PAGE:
The left in Egypt is gripped by an intense debate over the question of how revolutionaries should relate to the Islamist movement in general, and the Muslim Brotherhood in particular. The starting point was a statement published by the Revolutionary Socialists (RS) on 19 July, followed by a longer document calling on the left to rethink its attitude to the Muslim Brotherhood in order to build more effective opposition to the military regime of Abdelfattah al-Sisi.
Some of the key arguments and counter-arguments being exchanged between the RS and their critics have been aired in mainstream media, and the original statements have reached huge audiences online.
The intensity and scale of the debate reflect the importance of the arguments. How can anyone who wants to seriously challenge the Sisi regime fail to grapple with the nature of the general’s principal opponents?
But this debate is also a sign of the depth of the crisis in the ranks of the opposition. The Muslim Brotherhood continues to mobilise its activists sporadically, and there have been occasional sparks of life in the workers’ movement, but neither have made any real progress in shaking the foundations of the Republic of Fear that Sisi has erected on the ruins of the January 2011 revolution.
Terrorist attacks have even prompted some on the left to argue in favour of closing ranks with the army and police in order to ward off the rise of an Egyptian version of ISIS. Meanwhile, the regime has responded with unprecedented brutality, gunning down leading members of the Muslim Brotherhood in cold blood and rushing through new laws which make organising a demonstration or a strike a “terror” offence.
As the RS point out, some of those cheerleading the crackdown on “Islamist terrorists” had previously declared themselves to be members of a “Third Camp” between the military and the Muslim Brotherhood. This critical distance evaporated, however, in the wake of the bombings and attacks in June and July:
“These people suddenly lost whatever superficial neutrality they claimed in the battle between the terrorism of the state and the terrorism of the armed Islamist groups, declaring ‘bravely’ for closing the nation’s ranks as we are already in a state of war. They repeat the demagoguery of the regime’s mouthpieces, weeping over the soldiers killed in Sinai at the hands of treacherous ‘religious fascism’ while not uttering a word over the murder of peaceful protesters after Eid prayers.”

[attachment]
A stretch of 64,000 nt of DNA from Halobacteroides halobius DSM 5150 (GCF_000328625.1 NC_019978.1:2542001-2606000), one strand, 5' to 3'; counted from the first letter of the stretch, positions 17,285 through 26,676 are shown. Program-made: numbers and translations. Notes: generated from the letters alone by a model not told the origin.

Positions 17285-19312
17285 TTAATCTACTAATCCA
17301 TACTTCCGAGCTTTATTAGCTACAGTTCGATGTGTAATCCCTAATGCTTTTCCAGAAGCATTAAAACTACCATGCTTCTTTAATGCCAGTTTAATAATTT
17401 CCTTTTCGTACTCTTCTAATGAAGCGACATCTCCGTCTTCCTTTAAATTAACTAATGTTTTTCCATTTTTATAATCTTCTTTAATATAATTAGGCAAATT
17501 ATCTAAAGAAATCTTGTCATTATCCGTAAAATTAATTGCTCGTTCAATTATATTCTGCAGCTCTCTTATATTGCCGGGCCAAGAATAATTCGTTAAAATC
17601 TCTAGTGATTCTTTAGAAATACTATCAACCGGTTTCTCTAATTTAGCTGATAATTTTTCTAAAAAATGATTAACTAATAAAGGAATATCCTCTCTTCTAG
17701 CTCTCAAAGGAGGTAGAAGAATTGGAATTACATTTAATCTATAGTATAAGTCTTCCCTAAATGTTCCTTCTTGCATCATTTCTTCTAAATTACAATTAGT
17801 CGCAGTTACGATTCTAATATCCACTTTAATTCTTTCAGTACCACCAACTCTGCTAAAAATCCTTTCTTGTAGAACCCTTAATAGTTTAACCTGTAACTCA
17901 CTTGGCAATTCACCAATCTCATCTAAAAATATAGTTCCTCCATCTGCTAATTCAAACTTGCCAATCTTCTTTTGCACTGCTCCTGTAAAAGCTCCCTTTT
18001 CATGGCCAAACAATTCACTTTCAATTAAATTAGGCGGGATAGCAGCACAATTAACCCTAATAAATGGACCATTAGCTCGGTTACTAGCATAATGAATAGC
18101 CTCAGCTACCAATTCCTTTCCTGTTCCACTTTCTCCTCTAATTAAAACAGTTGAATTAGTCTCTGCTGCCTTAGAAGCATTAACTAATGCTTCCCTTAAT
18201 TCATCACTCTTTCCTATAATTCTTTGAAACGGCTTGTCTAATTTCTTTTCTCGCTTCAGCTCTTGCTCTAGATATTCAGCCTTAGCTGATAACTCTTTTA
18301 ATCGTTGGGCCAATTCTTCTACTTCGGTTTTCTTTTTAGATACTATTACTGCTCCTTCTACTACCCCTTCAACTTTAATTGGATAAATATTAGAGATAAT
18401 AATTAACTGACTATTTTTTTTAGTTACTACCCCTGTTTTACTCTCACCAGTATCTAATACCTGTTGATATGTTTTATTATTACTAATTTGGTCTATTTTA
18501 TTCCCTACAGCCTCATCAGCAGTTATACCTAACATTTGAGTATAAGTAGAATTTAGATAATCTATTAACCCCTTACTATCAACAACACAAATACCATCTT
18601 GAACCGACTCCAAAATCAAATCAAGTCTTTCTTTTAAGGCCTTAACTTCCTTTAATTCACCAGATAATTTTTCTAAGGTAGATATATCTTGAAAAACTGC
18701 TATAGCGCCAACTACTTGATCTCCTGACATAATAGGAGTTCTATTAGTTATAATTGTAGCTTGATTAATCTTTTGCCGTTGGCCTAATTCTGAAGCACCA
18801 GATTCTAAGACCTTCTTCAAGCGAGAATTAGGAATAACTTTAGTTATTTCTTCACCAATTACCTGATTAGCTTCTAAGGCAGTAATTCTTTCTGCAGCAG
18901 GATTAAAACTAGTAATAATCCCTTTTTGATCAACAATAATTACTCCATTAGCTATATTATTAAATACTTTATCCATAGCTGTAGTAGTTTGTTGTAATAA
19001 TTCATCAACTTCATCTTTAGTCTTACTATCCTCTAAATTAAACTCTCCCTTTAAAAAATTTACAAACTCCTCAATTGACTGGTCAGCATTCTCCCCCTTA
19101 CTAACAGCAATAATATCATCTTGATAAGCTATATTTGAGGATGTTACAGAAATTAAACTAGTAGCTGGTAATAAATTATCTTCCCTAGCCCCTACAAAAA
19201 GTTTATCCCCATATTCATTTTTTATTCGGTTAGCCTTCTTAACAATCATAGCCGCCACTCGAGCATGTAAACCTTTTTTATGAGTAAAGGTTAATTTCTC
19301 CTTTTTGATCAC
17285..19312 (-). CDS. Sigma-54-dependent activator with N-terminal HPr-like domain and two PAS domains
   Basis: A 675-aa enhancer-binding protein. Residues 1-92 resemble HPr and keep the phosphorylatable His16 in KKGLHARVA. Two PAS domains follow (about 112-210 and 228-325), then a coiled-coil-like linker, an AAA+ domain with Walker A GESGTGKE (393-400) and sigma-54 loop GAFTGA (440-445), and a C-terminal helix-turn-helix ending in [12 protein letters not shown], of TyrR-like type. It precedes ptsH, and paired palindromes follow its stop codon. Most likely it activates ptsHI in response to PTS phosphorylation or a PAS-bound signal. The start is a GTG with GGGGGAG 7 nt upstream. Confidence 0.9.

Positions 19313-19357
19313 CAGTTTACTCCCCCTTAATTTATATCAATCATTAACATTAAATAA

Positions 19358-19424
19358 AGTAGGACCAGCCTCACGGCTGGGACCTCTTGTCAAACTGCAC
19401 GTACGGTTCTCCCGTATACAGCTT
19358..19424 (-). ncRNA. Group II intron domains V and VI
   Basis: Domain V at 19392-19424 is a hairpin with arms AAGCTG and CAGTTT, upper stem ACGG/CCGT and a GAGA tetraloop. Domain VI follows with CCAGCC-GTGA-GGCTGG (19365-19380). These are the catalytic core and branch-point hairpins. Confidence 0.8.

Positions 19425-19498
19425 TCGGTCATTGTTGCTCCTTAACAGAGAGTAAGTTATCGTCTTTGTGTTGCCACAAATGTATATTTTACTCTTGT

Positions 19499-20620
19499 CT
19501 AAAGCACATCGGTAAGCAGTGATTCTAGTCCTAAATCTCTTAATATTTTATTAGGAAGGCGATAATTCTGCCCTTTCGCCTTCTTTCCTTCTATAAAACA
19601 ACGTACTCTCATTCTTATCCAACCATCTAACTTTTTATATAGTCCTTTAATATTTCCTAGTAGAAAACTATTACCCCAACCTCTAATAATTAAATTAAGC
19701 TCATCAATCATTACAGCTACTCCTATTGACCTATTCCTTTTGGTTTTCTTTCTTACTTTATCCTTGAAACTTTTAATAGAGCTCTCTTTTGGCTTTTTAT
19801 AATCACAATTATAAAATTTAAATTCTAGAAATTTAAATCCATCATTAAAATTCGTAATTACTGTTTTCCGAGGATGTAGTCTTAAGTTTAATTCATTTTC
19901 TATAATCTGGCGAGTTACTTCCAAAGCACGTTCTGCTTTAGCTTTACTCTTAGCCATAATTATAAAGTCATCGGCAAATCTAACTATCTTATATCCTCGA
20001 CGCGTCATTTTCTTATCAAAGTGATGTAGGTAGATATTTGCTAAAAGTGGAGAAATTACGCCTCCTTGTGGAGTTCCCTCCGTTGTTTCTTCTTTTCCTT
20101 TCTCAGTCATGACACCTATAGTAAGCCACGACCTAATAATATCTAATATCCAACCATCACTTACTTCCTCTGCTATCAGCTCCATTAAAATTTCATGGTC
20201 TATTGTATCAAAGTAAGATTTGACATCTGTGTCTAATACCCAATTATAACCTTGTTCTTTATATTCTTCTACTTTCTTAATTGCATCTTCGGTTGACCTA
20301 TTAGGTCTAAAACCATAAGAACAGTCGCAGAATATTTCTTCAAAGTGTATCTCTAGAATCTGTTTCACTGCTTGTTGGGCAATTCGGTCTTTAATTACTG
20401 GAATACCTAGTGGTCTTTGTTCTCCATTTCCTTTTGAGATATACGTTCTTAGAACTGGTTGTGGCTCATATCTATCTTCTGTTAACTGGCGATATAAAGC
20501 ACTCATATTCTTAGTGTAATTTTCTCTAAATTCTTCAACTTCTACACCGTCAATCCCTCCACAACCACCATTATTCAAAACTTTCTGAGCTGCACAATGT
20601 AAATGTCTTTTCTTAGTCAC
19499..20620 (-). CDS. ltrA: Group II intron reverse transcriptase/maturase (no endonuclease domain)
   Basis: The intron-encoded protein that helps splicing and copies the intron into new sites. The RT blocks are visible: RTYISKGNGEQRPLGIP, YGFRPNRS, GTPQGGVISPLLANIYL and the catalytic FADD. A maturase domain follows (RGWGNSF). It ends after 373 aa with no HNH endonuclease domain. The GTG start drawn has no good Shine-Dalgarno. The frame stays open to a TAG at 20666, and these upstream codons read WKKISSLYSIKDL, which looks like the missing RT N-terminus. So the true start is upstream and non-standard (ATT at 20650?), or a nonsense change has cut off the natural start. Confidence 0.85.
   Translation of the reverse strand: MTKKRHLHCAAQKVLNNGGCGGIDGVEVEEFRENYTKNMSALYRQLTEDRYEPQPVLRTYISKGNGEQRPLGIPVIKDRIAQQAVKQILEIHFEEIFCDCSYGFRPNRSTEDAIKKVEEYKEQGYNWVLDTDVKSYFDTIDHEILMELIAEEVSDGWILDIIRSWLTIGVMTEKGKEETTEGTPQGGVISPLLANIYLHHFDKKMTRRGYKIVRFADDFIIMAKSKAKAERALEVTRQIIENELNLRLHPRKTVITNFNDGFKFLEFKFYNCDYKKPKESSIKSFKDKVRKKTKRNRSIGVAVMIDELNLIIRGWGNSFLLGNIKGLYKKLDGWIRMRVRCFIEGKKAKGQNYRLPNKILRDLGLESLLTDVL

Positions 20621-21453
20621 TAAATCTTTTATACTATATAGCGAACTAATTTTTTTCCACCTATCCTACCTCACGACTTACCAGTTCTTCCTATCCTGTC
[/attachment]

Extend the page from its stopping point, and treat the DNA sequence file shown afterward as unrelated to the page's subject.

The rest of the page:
A crucial error made by those from the Third Camp lay in their analysis of the relationship between the Brotherhood and the counter-revolution, the RS argued. Rather than seeing the Brotherhood and the regime as opposed to each other, the supporters of this position argue that the Islamists and the generals are simply two faces of the same phenomenon: a counter-revolution with a military wing and a religious reactionary wing.
Based on this analysis, while revolutionary socialists should oppose the regime’s crackdown on the human rights of Islamist activists, they should keep their own struggle against the regime entirely separate from the Brotherhood’s battles. The problem with this approach, the RS argued, is that:
“Every step towards the crushing of the Brotherhood narrows the political space for everyone and paves the way for the repression of all. It is a strategic error to keep silent over the repression of the Brotherhood, or to fail to say that defending them in the face of the brutal dictatorship is an integral part of the struggle for democracy and for the return of the Egyptian revolution.”
Failure to understand the relationship between the Brotherhood and the military’s counter-revolution is rooted in a faulty analysis of Islamist movements in general, the RS argued. A crucial starting point for understanding the Brotherhood, and many other Islamist movements with a mass popular base, is to see them as reformist organisations. The key feature of such movements is the fact that their membership is drawn from social classes with contradictory interests.
“On the one hand, sections of its base push for a more radical confrontation with the regime, while sections of the middle class and traditional bourgeoisie seek common ground with it. Thus, the Muslim Brotherhood has for the last three decades existed in a state of constant oscillation between appeasement and confrontation, between challenging the regime, mobilising against it, and attempting to secure a deal allowing the Brotherhood wider participation within the same regime.”
Writing in 2014, leading RS member Sameh Naguib put forward an analysis portraying the Brotherhood’s behaviour during the revolution as that of a vacillating, reformist organisation, trapped between the old regime and the ongoing popular mobilisations in the streets and workplaces. In August 2015 he called for a rethink of the left’s attitude to the thousand-plus victims of the massacres at Raba’a and Nahda Squares on 14 August 2013. The purpose of the bloody crackdown: